Many of the decrees, however, made people think. For example, Emperor Norton said that Governor Wise of Virginia was to be removed from office by royal decree. Emperor Norton said this was necessary because Governor Wise had ordered the death by hanging of John Brown. John Brown was a rebel who had tried to start a war to free slaves.
Emperor Norton's decree said John Brown had tried to capture the state of Virginia with only seventeen men. That was evidence, Emperor Norton said, that John Brown was mentally sick and should have been put in a hospital for treatment.
Emperor Norton said John Brown never should have been executed. Many people in San Francisco agreed with Emperor Norton. The execution of John Brown was one of the many issues that led to the American Civil War.
Another Emperor Norton decree had to do with the name of the city. Some people often use a short name for city of San Francisco. They call it Frisco. Emperor Norton did not like this short name. He decreed that anyone found guilty of using the word Frisco must pay a penalty of twenty-five dollars. Even today many citizens of San Francisco warn visitors never to call the great city Frisco.
Perhaps Emperor Norton's most famous decree ordered the city government to build a bridge from the city of Oakland to a small island in San Francisco Bay. It said the bridge should extend from the little island to San Francisco.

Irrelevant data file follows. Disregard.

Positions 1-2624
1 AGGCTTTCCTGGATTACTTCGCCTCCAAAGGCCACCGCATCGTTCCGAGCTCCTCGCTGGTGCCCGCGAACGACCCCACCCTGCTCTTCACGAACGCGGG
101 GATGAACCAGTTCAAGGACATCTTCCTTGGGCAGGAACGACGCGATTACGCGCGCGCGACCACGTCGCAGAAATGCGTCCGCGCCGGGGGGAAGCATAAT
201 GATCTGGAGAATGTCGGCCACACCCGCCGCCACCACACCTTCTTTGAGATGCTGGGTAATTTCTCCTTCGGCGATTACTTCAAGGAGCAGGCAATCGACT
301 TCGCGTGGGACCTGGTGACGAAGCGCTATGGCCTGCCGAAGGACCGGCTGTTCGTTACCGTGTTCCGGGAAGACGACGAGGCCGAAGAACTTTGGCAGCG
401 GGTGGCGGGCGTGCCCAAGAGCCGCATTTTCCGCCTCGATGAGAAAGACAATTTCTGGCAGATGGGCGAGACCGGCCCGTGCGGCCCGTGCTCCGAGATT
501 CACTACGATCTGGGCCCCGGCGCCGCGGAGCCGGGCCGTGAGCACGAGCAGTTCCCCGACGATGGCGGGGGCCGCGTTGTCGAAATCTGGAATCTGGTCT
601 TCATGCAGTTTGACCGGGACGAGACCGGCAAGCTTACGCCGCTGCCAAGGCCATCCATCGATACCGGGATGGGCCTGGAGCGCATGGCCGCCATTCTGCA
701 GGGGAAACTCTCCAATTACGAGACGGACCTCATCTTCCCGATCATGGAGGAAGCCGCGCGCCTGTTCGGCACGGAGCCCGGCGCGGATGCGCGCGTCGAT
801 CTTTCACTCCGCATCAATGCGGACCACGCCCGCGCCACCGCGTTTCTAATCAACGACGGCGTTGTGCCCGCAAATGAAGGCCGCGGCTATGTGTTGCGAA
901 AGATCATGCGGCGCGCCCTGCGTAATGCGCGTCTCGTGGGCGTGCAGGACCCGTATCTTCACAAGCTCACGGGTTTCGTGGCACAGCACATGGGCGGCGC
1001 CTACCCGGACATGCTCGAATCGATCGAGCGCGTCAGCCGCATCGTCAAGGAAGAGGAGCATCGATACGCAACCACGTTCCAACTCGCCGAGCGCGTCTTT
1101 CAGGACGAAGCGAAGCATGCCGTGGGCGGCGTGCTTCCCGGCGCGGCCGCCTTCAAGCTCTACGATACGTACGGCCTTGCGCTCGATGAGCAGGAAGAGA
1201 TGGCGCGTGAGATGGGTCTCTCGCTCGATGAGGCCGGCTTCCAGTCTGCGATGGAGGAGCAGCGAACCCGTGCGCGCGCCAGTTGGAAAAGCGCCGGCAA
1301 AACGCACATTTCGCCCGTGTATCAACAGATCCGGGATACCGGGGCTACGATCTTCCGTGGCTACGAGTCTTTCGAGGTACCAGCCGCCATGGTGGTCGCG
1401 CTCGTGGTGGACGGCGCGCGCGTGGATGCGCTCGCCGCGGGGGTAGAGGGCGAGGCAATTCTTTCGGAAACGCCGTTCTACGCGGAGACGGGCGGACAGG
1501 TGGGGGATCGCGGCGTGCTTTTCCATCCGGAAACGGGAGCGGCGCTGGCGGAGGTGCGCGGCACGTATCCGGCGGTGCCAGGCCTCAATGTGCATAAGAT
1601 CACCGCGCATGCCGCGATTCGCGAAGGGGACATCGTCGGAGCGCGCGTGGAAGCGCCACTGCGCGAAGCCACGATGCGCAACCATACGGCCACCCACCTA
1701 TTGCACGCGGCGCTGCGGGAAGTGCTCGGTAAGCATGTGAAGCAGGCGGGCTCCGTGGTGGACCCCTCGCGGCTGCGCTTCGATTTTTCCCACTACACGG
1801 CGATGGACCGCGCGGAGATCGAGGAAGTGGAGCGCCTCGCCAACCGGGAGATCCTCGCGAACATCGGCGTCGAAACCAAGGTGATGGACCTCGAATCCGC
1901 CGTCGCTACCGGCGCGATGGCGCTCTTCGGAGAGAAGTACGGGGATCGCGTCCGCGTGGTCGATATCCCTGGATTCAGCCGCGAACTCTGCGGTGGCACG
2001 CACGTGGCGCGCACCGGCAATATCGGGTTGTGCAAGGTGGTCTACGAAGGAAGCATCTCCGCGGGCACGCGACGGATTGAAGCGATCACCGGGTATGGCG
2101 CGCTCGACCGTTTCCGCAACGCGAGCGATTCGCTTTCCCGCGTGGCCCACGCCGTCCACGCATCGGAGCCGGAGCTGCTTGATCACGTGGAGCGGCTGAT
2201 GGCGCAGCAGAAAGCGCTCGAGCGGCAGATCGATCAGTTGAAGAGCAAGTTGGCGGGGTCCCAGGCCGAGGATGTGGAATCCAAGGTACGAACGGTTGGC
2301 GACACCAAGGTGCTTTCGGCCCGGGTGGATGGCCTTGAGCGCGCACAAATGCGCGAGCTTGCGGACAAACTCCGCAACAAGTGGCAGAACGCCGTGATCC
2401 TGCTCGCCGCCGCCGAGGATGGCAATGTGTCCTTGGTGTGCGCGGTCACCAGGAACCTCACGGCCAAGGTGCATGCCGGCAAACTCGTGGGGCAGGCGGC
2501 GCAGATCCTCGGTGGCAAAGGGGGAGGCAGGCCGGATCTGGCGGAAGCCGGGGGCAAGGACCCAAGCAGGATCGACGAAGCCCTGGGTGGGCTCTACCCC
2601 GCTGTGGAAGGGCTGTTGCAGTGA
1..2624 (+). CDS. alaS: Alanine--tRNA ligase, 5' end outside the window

City leaders did nothing about building the bridge. So Emperor Norton ordered them removed from office. Nothing happened, of course, to the city leaders or about the bridge.
Many years later, after Emperor Norton's death, a bridge was built extending from San Francisco to the city of Oakland. It was placed almost in the exact spot that Emperor Norton had decreed. It is called the Bay Bridge. Thousands of cars pass over it every day.
San Francisco has always been home to many Chinese people. It still is today. One story about Emperor Norton involves the Chinese. In his time many people did not like Chinese people. One group of people organized an anti-Chinese committee. They believed too many Chinese lived in San Francisco. They decided to cause violence in the Chinese area of the city.
Many people knew about the committee's plans but no one did anything to stop the planned violence. One night members of the committee left a meeting and walked toward the area of the city where most of the Chinese lived. As they got close to the area, one man stood in the street blocking their way.
He said nothing. He did not move. His head was low on his chest and he seemed to be praying. The mob of troublemakers stopped. They looked at the old blue uniform with its gold colored buttons. They said nothing. They did nothing. Slowly, the mob turned and walked away. Emperor Norton had prevented the planned violence.
One night, a new member of the San Francisco Police Department arrested Emperor Norton. The young policeman thought anyone who claimed to be the emperor of the United State might be a danger to the public. Very soon a judge and the chief of police arrived at the police station. The judge said. "The emperor has hurt no one that I know of." He quickly ordered the emperor freed and apologized for the mistake. From that time on, the San Francisco policemen showed respect to Joshua Norton by giving a military salute.